RELATED TO THE EXHIBITION: A companion publication, entitled ‘The Beauty of Life’: William Morris and the Art of Design, edited by exhibition curator Diane Waggoner and published by Thames & Hudson, offers a series of essays about Morris and his influence by prominent design historians and highlights works in The Huntington’s collections.
VISITOR INFORMATION: Hours: Tuesday through Friday 12 noon - 4:30 p.m., Saturday and Sunday 10:30 a.m. - 4:30 p.m. Admission: $12.50 adults, $10 seniors, $8.50 students (ages 12-18), $5 youth (ages 5-11), free for children under 5. Members are admitted free! Information: (626) 405-2100 online at: www.huntington.org


The University of Delaware presents an Educational Weekend, February 27-29, 2004. This event will be the first devoted to the lives and literary achievements of the British poets and playwrights Katherine Bradley (1846-1914) and Edith Cooper (1862-1913)k, the lesbian couple who wrote under the pseudonym of "Michael Field." This weekend will also explore the late-Victorian cultural milieu surrounding them, focusing upon the artists (including the Pre-Raphaelites) who influenced them; the famous friends (such as Oscar Wilde, Walter Pater, John Ruskin, Robert Browning, "Vernon Lee," George Meredith, Bernard Berenson, and Charles Rickets) who formed their circle; and the avant-garde publishers and designers who produced their books. Already the subject of recent scholarship, the "Fields" are the center of a transatlantic revival of interest, studied for their approaches to feminism, aestheticism, female sexuality, collaborative creativity, spirituality, and journal writing. In keeping with their interdisciplinary cultural vision, the weekend will include a visit to the Delaware Art Museum, home of one of the largest and finest collections of Pre-Raphaelite art.

Lectures include: Stephen Calloway, Associate Curator, Victoria and Albert Museum, London, "Poets and Artists: The Michael Fields and their Aesthetic Circle" and Jan Marsh, "The Pre-Raphaelite World of Michael Field."

For more information, visit the web site: www.udel.edu/WomensStudies/michaelfield.htm or contact:

Margaret D. Stetz
Mae and Robert Carter Professor of Women’s Studies
University of Delaware

Mark Samuels Lasner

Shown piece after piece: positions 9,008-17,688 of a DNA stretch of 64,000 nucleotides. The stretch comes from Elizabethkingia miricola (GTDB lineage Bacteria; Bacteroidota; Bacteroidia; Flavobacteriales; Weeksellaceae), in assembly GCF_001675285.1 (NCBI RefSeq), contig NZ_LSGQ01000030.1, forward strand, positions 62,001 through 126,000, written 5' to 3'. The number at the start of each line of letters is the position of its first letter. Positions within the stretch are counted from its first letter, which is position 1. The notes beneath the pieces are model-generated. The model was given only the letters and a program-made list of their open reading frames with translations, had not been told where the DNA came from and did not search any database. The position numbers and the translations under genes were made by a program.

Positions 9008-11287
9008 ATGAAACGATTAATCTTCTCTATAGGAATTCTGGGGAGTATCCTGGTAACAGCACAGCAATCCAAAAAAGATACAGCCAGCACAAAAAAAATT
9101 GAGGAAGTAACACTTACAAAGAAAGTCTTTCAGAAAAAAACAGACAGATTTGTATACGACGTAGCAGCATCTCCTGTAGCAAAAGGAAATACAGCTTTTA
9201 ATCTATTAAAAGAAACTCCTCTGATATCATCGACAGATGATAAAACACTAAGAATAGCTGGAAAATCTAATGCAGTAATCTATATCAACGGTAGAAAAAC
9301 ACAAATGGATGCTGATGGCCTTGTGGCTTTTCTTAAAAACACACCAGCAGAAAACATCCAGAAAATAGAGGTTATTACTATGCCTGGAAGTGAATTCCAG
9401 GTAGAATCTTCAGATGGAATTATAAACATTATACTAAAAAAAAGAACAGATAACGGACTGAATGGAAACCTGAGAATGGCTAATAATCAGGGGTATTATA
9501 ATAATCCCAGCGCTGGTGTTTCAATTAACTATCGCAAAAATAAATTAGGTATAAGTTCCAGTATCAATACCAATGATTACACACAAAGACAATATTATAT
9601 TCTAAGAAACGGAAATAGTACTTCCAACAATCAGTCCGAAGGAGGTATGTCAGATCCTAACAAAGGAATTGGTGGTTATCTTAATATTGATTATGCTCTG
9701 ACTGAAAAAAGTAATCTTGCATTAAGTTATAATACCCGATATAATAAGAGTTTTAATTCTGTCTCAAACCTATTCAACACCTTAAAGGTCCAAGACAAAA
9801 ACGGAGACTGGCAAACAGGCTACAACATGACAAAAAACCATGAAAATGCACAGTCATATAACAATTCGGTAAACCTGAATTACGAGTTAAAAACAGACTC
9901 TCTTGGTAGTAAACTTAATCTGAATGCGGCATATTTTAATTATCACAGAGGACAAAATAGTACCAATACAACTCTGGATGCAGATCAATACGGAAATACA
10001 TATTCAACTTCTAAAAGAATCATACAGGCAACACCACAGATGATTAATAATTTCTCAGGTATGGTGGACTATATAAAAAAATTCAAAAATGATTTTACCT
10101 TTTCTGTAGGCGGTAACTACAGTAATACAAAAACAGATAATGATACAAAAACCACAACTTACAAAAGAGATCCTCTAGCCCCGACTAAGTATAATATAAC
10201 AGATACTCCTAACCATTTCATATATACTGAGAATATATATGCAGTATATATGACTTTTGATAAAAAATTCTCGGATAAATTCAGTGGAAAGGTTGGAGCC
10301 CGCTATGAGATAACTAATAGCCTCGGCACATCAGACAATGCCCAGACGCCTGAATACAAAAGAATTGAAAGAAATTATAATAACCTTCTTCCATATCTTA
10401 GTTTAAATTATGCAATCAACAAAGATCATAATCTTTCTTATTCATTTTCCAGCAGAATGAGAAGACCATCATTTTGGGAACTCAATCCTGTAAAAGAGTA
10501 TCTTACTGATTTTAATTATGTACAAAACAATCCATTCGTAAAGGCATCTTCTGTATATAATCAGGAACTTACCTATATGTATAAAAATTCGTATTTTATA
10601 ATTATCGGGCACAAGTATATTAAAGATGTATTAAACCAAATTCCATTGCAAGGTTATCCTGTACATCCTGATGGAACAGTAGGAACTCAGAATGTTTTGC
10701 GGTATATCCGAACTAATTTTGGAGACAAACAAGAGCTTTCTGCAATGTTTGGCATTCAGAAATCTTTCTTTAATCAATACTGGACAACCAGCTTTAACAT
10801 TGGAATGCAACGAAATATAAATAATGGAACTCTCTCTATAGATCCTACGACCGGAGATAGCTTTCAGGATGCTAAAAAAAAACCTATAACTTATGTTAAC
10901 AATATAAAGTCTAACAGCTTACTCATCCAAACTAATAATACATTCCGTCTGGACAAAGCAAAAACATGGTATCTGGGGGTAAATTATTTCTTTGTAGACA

University of Delaware Library
(302) 831-3250


The William Morris Society in the United State offers Fellowships to support projects on the life and work of William Morris. Up to $1,000 per year is granted to individuals (there can be multiple, partial awards) for research and other expenses, including travel to conferences. Projects may deal with any subject-biographical, literary, historical, social, artistic, political, typographical-relating to Morris, and may be scholarly or creative in nature.

Fellowships are limited to citizens of the United States or permanent residents’ applications are particularly encouraged from younger members of the Society and from those at the beginning of their careers. Recipients need not have an academic or institutional appointment, and the Ph.D. is not required. Applicants are asked to submit a resume and a one-page proposal to the Society. Two letters of recommendation should be sent separately. DEADLINE: Sept 1, 2004. Please make submission by mail only to:

William Morris Society in the United States P.O. Box 53263 Washington, DC 20009


Roberto C. Ferrari of Florida Atlantic University is researching the correspondence of Simeon Solomon (1823-1905) for the first compilation of Solomon's extant letters. Mr. Ferrari is also interested in the correspondence of Abraham Solomon (1826-1862) and Rebecca Solomon (1832-1886), Simeon's brother and sister. If you have any information about correspondence written by or to Simeon Solomon, particularly regarding any letters held in private collections, Please email rferrari@fau.edu.


Shannon L. Rogers, the editor, is looking for any otherwise unaccounted volumes once belonging to William Morris for a catalogue of Morris’s library. If you own, or once owned a volume that Morris himself once owned, please email srogers@sju.edu or us_news@morrissociety.org.


From the Press Release. Authentic William Morris patterns are available copyright-free in this new design resource book with material from the collection of the Art Gallery of South Australia. From William Morris (father of the Arts & Crafts Movement) and his associates are deisgns and patterns from fabrics, wallpapers, carpets, ceramics, and embroideries. The 29 motifs are among the most beloved ever created, such as Windrush, Rose and Lily, Marigold, Tulip, Dove and Rose, Brer Rabbit and Honeysuckle. For use by artisans, graphic designers, textile and wallpaper designers, and students, they were designed by William Morris, Edward Burne-Jones, May Morris, and H.J. Dearle at Morris & Co. The original is shown in color with text by associate curator Robert Reason explaining the materials used and applications. On the opposite page is the b-w copyright-free linework that is underneath the final color design. The book is not only a new kind of design resource, it is a useful reference tool. The Art Gallery of South Australia today houses the largest Morris collection outside of Great Britain. Published by Art Gallery of South Australia. Orders: Arthur Schwartz/Woodstocker Books. Tel. 800-669-9080 Email: aschwartz@aschwartzbooks.com